When in doubt, do nothing isn’t just the beloved credo of Valverde. Coutinho has been forcing things less, choosing to simply pass the ball back to midfield for the reset. He has been tracking back more effectively as well. Combine this reality with the other grim admission that Dembele can’t be trusted with the ball fully against a pacey counterattacking team, and the inferior player’s inclusion in the starting XI made sense.
After that second goal, both teams seemed to understand what was going to happen. United kept trying, playing and fouling, and Barça kept stroking the ball around in an aesthetic display that should have been more appreciated than it was. This is exactly what we want from them: decide a big match early, do some rondos and go home. It was exactly what they should have done last year in Rome, but didn’t. That this match, this season demonstrated how much was learned from that one bad outing should not be underestimated.
But success just brings another opportunity to worry about failure. Unless Porto does something even more unfathomable than the task that faced United, Liverpool will be the next opponent, and fear will once again stalk the land.
For now, let’s enjoy the bliss and tranquility of a job well done, in precisely the right manner, with precious little expenditure of energy.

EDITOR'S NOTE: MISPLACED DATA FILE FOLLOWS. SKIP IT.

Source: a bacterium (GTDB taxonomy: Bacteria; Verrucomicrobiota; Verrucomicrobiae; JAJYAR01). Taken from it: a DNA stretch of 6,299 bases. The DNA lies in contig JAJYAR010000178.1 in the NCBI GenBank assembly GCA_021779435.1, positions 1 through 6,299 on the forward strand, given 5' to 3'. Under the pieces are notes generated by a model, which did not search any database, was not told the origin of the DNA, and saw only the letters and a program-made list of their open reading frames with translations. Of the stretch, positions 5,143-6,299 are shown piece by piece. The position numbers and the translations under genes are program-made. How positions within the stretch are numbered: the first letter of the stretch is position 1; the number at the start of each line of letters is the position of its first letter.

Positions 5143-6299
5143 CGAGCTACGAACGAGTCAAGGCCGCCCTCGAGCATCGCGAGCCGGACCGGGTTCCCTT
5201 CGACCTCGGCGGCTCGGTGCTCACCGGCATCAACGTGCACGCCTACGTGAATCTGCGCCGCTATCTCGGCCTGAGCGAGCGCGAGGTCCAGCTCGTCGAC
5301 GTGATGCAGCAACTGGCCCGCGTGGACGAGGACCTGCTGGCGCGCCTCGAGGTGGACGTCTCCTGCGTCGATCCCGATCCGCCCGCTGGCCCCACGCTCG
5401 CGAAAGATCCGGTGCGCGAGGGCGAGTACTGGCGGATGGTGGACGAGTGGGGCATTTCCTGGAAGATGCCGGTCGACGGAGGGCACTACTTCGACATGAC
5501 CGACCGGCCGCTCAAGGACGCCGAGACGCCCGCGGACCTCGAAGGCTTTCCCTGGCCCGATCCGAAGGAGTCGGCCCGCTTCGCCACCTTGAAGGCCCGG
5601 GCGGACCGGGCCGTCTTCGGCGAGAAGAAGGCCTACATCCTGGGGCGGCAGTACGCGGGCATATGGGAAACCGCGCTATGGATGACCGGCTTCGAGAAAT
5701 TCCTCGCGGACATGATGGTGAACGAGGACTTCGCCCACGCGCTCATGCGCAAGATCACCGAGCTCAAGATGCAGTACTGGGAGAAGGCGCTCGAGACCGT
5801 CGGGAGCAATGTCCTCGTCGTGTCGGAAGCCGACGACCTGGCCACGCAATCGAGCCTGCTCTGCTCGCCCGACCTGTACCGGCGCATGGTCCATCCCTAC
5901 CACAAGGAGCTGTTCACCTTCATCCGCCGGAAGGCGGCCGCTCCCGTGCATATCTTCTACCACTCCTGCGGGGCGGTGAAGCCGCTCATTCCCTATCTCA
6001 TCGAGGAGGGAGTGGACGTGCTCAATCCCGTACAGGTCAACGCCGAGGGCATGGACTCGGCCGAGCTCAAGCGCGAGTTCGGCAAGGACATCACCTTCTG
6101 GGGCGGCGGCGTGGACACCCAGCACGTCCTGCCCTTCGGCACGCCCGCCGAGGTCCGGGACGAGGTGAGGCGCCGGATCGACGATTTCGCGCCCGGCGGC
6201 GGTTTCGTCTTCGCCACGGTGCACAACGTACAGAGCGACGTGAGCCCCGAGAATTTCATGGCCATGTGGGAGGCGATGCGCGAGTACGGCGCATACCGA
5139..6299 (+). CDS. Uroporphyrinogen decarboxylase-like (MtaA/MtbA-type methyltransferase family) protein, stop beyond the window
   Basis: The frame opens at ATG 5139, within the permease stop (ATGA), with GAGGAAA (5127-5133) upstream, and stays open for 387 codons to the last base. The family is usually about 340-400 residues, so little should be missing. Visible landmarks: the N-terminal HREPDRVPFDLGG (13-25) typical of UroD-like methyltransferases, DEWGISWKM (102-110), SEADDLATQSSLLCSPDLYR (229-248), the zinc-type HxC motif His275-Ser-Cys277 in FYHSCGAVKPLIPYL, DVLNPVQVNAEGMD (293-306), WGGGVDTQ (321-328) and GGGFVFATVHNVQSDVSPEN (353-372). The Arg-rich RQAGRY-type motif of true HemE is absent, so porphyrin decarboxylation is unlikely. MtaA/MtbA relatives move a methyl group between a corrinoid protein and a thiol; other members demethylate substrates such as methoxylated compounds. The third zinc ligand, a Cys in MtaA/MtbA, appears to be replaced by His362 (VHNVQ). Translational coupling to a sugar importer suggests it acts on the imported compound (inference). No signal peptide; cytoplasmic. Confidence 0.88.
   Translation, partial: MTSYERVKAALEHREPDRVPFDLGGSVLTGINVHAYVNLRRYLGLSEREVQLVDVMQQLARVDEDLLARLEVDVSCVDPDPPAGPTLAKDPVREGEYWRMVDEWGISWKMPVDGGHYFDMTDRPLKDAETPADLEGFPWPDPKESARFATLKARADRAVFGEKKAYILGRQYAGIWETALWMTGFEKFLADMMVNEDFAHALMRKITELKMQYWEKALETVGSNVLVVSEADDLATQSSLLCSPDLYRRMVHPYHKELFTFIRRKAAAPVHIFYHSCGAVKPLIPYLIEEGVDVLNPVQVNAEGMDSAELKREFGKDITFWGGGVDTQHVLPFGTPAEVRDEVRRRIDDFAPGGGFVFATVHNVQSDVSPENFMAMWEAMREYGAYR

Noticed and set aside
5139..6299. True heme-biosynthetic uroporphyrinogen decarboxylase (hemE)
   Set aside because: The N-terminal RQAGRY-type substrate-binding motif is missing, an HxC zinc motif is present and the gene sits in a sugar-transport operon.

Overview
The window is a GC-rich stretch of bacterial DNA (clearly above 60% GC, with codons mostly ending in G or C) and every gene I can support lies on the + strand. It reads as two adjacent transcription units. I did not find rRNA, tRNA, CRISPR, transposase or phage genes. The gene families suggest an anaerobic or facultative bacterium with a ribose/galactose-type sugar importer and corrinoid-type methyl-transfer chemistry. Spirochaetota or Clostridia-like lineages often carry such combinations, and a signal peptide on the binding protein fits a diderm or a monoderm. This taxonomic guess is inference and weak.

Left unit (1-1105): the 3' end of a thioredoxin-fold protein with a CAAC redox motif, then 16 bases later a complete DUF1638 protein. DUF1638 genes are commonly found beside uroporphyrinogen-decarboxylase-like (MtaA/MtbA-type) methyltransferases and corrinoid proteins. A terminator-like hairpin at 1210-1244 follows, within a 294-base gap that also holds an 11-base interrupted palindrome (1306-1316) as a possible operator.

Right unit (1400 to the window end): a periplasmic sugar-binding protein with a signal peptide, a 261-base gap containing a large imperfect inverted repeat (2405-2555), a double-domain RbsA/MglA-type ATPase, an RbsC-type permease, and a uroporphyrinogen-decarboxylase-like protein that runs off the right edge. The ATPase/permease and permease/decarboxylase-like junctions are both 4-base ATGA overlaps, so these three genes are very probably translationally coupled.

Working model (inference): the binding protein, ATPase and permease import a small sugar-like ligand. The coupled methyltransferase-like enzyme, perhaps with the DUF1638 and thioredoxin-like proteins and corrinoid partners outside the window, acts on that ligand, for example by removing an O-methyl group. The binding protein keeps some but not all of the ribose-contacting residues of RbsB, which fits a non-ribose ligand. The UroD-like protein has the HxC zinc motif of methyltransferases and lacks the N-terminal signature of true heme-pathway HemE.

The day of football got even better as Ajax dispatched Juventus in a result that many considered unlikely, mostly because they probably missed Ajax dismantling Real Madrid.
The glorious luck of the draw for Ajax is that in Real Madrid and then Juventus, they got aging colossi who were also a bit smug as they faced up to the irrepressible kids. The vets were unprepared for the energy and vigor that the young’uns brought to the task, and suffered.
In reality, the Juventus match could have ended with the same scoreline (or worse) as the Madrid slaughter, but man, anyone who doesn’t think kids make poor decisions should have seen Ajax in the final third. Yow! But that the decisive goal was slammed home off the noggin of Matthijs de Ligt, the centerback who by all rumor and accounts will be joining his teammate Frenkie de Jong in Barcelona this summer? THAT is something tasty.
The post-match reaction was predictable, and also strident and weird in its slavish devotion to, and incessant mention of the late, great Johann Cruijff. Let’s be clear about what happened against Madrid and Juventus: a young, dynamic team played attacking football in the tradition of not only its club, but Barcelona, the club with which it shares a spiritual link.
That football was loads of fun to watch, and deserves to be appreciated on its own merit, not as any sort of philosophical proof. That does the fantastic accomplishment of Ajax a disservice. On Twitter, someone noted in my mentions that they wished Barcelona could play like Ajax. Barça does, when an opponent allows, and isn’t cowering on the rocks, arrayed in a “none shall pass” low block. We have seen that precise kind of football this season, even if appreciation of it has been muted, or greeted with “Hmph. Why can’t they play like that all the time?”
Ajax was fantastic to watch, and the result was wonderful. The joy of football allows us to appreciate the game and its results as a complete moment of bliss. The Ajax victory atop that of Barcelona made it a perfect day of football. There is joy in just letting that thing be the thing.